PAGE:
How Billy Graham and C.S. Lewis Responded to Their Doubts
There was a time in my life when I was moving toward atheism. I recall two periods actually, one when I was around 13 and one when I was in college. The former was just adolescent nonsense that didn’t last long, and the latter was a period of genuine doubt.
The reason I know I had genuine doubt is because it was involuntary. That is, I didn’t want to doubt. But I had questions about the existence of God and the church that I couldn’t answer, despite the fact that I was looking for answers.
The answers found me.
Someone gave me a copy of Mere Christianity by C.S. Lewis, and I took it with me on vacation with my then girlfriend (now wife) and her family to Gulf Shores, Alabama. I remember the room I stayed in. It was beach-themed, with shell lamps and paintings in light blue. You could smell the gulf air wafting though the condo.
I opened up the book and sat on the bed. And it changed my life.
C.S. Lewis is way smarter than me, and his doubts were sharper than mine. And as he brought me on his journey of overcoming doubt—which happened accidentally, if you believe in accidents —my doubts crumbled. I learned about the philosophical strength of Christianity. I considered the divinity of Christ.
My faith solidified.
C.S. Lewis pursued his doubts with intellectual curiosity. He turned them over in his bright mind and considered the claims of Christianity in relation to the realities of the world. And as Lewis pursued his doubts in an effort to bolster them, his belief emerged. Mere Christianity is a taste of his journey, and I will be forever thankful to God for that book. It changed my life.
Billy Graham and The Tree Stump of Innerancy
Recently I watched Billy Graham: An Extraordinary Journey. It is a one-hour documentary on the life and ministry of Billy Graham. I highly recommend it.
What struck me about the story of this extraordinary man was his tight grasp on the gospel of Jesus Christ. He didn’t preach behavior modification; he preached Christ crucified. And he didn’t depart from the message.
One scene showed one of the massive crusades with hordes of people in a stadium. Reverend Graham, fired up as usual, belted out that the entire Bible, from Genesis to Revelation is about Jesus. Yes. The centrality of Christ.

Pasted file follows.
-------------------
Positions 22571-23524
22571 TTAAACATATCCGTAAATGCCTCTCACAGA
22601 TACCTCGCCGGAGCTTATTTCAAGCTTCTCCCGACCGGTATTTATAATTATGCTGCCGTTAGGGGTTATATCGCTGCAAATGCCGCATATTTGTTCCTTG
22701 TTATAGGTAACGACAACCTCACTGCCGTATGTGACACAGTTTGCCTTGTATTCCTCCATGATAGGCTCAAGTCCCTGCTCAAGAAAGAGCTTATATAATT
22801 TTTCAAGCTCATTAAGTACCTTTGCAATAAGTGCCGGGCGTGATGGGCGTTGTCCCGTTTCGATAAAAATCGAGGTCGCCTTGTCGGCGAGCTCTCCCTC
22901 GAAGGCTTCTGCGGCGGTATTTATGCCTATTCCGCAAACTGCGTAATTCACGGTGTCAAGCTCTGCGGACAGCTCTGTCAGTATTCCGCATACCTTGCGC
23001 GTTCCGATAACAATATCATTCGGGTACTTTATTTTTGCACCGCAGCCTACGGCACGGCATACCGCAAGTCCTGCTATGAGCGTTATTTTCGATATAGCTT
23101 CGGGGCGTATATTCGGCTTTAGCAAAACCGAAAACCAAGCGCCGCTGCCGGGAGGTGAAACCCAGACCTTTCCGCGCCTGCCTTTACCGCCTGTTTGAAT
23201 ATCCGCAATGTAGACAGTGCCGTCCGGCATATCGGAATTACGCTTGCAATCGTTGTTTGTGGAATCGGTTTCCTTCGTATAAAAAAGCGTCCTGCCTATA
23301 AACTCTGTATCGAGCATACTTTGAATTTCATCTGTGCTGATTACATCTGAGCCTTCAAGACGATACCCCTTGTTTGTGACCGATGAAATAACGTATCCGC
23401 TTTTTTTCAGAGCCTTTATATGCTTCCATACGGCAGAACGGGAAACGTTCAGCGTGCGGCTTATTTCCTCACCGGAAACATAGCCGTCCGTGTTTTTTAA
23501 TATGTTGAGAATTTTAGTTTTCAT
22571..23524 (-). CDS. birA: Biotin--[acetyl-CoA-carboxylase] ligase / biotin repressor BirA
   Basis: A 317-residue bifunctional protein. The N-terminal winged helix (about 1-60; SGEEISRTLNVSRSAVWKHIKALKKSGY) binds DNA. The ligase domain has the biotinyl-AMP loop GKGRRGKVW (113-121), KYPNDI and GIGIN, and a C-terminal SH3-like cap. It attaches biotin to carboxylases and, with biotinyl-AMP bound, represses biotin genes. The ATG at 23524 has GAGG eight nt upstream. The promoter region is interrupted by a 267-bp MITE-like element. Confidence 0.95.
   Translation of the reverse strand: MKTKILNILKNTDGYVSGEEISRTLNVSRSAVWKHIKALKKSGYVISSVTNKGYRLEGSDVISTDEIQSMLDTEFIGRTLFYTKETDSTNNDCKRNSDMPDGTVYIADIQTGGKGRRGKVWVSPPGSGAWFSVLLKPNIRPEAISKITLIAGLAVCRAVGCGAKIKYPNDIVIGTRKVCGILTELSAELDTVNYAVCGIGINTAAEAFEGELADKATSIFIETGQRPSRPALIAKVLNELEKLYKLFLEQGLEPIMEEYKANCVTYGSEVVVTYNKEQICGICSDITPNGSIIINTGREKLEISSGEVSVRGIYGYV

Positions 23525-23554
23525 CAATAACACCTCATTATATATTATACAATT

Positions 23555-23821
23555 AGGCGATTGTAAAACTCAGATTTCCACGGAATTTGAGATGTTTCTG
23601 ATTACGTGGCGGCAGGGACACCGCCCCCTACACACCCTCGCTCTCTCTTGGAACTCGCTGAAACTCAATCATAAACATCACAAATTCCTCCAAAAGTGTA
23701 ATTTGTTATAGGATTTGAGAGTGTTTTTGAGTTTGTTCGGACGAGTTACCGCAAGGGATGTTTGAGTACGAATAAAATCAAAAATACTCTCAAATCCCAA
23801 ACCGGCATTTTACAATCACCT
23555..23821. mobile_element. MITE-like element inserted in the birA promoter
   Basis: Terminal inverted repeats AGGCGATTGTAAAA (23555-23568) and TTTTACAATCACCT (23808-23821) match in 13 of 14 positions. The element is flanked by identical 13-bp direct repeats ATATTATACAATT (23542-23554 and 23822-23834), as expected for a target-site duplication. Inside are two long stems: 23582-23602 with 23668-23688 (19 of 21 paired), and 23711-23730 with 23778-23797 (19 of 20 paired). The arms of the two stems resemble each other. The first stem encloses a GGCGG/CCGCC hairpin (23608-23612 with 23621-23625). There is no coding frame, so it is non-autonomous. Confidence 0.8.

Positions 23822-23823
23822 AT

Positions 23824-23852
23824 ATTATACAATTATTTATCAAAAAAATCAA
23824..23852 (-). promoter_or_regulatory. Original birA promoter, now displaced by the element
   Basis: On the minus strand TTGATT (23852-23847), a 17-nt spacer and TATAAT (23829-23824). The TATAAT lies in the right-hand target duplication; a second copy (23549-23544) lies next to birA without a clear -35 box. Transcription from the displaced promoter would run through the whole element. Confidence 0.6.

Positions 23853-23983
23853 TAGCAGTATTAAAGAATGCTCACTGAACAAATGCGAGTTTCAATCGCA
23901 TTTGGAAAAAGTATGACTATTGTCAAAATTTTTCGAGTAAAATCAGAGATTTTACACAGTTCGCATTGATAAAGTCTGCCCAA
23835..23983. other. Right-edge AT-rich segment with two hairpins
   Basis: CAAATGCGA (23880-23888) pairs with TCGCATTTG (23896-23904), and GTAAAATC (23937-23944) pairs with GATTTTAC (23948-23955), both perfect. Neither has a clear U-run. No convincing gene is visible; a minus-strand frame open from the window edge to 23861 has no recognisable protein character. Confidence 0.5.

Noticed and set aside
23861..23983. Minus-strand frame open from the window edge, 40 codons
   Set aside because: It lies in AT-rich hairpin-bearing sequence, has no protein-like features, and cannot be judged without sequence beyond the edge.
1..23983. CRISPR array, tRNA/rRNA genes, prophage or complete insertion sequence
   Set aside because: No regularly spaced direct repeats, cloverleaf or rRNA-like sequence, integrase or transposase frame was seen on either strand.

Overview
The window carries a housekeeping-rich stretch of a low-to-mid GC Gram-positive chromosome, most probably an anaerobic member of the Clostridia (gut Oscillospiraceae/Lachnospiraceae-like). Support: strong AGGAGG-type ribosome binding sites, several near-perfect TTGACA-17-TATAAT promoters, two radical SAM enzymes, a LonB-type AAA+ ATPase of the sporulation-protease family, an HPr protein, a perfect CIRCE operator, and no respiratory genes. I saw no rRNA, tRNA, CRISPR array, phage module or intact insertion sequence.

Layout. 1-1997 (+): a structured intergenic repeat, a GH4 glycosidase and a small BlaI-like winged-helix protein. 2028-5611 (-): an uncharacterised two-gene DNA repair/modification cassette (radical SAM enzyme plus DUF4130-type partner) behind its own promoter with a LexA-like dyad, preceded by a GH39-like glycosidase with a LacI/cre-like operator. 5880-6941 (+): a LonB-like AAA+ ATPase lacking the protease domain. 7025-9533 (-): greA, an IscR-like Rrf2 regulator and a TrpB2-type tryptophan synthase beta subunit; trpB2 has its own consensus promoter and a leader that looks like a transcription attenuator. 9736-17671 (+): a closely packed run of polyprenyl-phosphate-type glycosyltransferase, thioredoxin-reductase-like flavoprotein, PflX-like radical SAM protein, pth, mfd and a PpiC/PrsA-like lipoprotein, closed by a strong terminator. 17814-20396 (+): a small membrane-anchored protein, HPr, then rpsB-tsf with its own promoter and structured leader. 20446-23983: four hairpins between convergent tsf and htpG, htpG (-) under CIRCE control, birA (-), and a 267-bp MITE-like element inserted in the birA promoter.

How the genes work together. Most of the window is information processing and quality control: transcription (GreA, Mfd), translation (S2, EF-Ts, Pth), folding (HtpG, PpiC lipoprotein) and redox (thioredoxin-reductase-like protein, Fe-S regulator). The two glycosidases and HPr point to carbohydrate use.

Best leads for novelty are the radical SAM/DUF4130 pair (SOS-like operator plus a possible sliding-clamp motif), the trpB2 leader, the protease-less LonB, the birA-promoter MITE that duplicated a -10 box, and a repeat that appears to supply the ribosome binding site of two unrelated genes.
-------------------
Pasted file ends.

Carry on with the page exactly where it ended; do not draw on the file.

But Reverend Graham was not immune to doubts. In fact, you might say the ministry of Billy Graham almost didn’t happen on account of his doubts.
A good friend of Graham, Charles Templeton, almost convinced him that the Bible was flawed. Templeton was in the midst of losing his faith, and he shared his doubts with the reverend. Of course, there are questions we cannot answer about the Bible, and Templeton brought them to bear upon Billy Graham.
As a man who relied solely on the truth of Scripture, Reverend Billy Graham’s faith wobbled.
One night while walking in the woods at a Christian retreat where he was speaking, Reverend Graham wrestled with his questions. As he walked, he was overcome by the Spirit of God. He set his Bible on a tree stump and fell to his knees and cried out:
“Father, I am going to accept this as Thy Word—by faith! I’m going to allow faith to go beyond my intellectual questions and doubts, and I will believe this to be Your inspired Word!”
Billy Graham accepted the Bible as God’s word by faith. He didn’t have all the answers, but he chose to believe. It was an act of will, or you might say - and this is what I believe - that the Spirit overcame him and solidified his faith as a gift (per Ephesians 2:8).
What About Your Doubts?
C.S. Lewis overcame his doubts by leaning in with his brilliant mind. Billy Graham overcame his doubts in an act of faith.
How will you overcome your doubts?
We all have them. The Christian faith is tenable, but it’s also mysterious.
In Mark 9, Jesus comes upon a boy possessed by an unclean spirit. The boy has been tormented physically by the spirit his whole life. He has thrown himself into fire and water as the spirit inside him tried to destroy him.
The boy’s father comes up to Jesus and asks for help. And he asks Jesus to help the boy if he can. If he can. Jesus calls him out:
“‘If you can’! All things are possible for one who believes.” (Mark 9:23)
The man sees his error. He has doubts, and even though here stands the Son of God in front of him, he can’t just will them away. So he responds to Jesus:
“I believe; help my unbelief!”
We don’t know what happened to this man, but I have to guess his faith was made strong that day by Jesus. Why?
Because he put his doubts at the feet of the Lord.
He admitted his doubts to Jesus’ face. He asked for help. And as he watched Jesus heal his son and cast out the evil spirit, one can only imagine he doubted his doubts.
If we try to deal with our doubts alone, we are limited. If we think we’re smart enough to figure out all of the workings of the God of the universe, we are fools. But we can pursue them like C.S. Lewis did. We can slay them with faith like Billy Graham did. We must realize, however, that neither man actually overcame his doubts by his own doing. It was the Lord that stepped into the void of their unbelief and stirred their hearts to conviction. Lewis and Graham moved toward the Lord with their doubts, and the Lord met them there. And thus their faith changed history.
When I had doubts, the answers found me. The hand of God delivered them through the pen of C.S. Lewis.
What will you do with your doubts? Will you let them fester or will you move toward them?